Decorating with this Year’s Pantone Color: Radiant Orchid
Q. I’ve read the color of the year is Pantone Radiant Orchid. At first I thought it was for clothing, but then I saw rugs and furniture this color. Are they serious? I like some of it, but how do I use it in my traditional home? Like most of my friends, I have a lot of chocolate and neutral with color as accents. I wanted to update this spring but now, I wonder if I should wait?
Is there something else coming?—L.M.
A.Yes. They are completely serious about radiant orchid as well as cousin pinks and purples. The design industry is launching these colors in hopes of provoking consumers to buy into design makeovers. Manufacturers responded to the mortgage crisis by haulting product development and reproducing previous best sellers, sometimes with small changes.
Of the few trends that emerged, three were notably successful: California colors, ethnic motifs, and organic materials. The industry is now hoping you and your friends will embrace more comprehensive change. If you buy any one pink and purple item of Eastern motifs—made of chunky seaweed—you will be forced into that change.
Incremental change is much easier when new offerings are less drastically unique. The good news is that there are excellent ways to link radiant orchid to traditional palettes.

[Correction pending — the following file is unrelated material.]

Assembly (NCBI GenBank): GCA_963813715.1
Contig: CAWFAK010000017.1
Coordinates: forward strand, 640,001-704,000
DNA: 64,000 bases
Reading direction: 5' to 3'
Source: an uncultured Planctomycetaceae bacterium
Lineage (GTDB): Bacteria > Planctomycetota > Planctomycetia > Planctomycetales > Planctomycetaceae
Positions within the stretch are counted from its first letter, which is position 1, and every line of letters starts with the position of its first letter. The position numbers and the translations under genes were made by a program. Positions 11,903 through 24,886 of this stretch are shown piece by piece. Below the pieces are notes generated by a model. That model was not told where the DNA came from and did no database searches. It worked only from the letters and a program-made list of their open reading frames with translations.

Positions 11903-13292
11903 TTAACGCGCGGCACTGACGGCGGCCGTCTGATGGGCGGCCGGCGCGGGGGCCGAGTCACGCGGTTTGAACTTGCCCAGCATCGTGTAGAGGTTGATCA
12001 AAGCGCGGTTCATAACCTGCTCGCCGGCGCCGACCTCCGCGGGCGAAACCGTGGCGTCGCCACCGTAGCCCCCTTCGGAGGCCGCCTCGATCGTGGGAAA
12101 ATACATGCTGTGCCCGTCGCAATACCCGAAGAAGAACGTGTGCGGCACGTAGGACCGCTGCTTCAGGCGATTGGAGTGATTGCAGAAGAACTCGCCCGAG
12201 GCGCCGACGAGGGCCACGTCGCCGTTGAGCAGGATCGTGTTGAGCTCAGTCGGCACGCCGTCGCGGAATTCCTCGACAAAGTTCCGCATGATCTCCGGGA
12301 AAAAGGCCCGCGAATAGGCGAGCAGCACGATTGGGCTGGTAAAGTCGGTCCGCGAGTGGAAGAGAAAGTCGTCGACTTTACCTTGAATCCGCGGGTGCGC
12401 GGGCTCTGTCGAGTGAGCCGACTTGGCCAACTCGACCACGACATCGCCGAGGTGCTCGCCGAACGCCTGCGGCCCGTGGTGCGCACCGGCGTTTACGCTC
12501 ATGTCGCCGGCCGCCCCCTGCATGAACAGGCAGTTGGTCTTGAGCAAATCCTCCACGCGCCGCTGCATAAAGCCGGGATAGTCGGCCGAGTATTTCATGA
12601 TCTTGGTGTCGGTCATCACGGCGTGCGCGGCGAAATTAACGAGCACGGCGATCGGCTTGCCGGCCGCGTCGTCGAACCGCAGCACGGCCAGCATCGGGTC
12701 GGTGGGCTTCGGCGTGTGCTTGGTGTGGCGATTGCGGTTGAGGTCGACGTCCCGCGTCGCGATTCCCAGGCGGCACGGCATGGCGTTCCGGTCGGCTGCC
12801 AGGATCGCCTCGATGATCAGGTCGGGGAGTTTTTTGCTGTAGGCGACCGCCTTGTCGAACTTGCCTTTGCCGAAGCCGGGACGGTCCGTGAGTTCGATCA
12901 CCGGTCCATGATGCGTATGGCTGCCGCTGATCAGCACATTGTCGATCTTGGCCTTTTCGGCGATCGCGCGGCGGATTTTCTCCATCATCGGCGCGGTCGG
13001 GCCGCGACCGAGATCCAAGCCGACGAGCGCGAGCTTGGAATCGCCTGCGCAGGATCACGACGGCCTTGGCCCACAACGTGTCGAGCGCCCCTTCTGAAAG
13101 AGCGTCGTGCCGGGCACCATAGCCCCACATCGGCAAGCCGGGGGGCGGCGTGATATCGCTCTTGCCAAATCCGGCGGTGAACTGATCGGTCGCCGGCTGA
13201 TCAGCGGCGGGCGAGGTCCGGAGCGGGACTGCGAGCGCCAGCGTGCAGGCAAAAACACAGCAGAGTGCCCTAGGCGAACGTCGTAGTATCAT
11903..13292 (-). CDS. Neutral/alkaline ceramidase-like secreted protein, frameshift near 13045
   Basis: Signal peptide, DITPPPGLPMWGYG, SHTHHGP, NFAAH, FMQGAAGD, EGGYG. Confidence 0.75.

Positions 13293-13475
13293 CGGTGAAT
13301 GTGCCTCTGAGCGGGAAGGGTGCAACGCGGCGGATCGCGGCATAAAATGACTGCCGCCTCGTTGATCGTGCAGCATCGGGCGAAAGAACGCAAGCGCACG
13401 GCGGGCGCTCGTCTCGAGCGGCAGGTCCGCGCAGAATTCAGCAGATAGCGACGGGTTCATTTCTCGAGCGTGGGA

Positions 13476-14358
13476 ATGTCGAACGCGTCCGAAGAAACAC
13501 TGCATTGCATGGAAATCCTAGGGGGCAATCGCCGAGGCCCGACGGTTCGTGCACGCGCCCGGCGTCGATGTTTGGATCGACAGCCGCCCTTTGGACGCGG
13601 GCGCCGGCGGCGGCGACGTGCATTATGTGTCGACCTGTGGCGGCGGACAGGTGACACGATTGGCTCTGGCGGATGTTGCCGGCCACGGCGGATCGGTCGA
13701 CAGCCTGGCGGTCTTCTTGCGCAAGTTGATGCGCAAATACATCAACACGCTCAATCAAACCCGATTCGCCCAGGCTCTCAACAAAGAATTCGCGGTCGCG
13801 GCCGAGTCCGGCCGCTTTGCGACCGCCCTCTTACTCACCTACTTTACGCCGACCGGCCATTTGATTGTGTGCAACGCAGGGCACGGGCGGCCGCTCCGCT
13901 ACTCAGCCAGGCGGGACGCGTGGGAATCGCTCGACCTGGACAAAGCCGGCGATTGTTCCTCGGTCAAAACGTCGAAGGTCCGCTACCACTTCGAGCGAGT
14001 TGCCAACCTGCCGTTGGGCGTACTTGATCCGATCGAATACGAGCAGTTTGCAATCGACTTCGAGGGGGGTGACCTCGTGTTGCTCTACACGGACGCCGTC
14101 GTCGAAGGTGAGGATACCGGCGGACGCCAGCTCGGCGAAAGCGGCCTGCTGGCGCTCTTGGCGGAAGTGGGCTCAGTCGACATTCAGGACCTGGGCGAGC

Amethyst, aubergine, plum, smoke, grape, and lilac will be even easier. For instance, many readers have chocolate leather sofas. The color is not really a problem. The texture shift and mood change usually are. Use velvet in rice white and heavy textured linen as linking fabrics with traditional appeal. Limit the amount of pattern in the new pieces. A faux alligator ottoman with a chocolate sofa will look very nice!
If your home has gold walls, add some yellow and white to the room accents. If your home has lighter, amber wood, simply make the purple earthier and add yellow greens. Purple and yellow are complimentary colors. Pink and green are complimentary colors. Since the radiant orchid is midway between purple and pink, the natural compliment is yellow-green.
Near white items of substance such as velvet, marble, or white shutters are instant connectors between the new decor and traditional, Nashville style. Grey is here and expanding to coordinate with vivid and subtle colors. We have recently created 6 bedding and drapery collections each a unique palette revolving around two color concepts: lavender/plum with linen/smokey taupe or titanium with coppery bronze (in various light and dark shades
Home Accents Today provides a forecast for 2014: “bright colors inspired by exotic locales evoke the warmth of the sun and the serenity of the sea for palettes rooted in balance and positive energy.” Palettes forecasted are: Sunset (orange pink, and purple), Industrial (grey with citrine, purple, or vivid accents), Under the Sea (blue, cool green, and coral), Exotic Warmth (dusty earth tones especially clay and rose), New Neutral (black, brown, taupe, beige, grey with touches of soft pink, purple, or silver). Within these palettes, everyone will find something that feels natural to their style.
Note: We welcome all questions related to home design—ask us about color, room arrangement, planning for a new home, selecting furnishings, lighting, flooring, and more. Answers provided by Tanna Espy Miller, who has operated her award winning interior design practice DesignNashville.com for 23 years. You may also contact Tanna at 615/ 601-0552.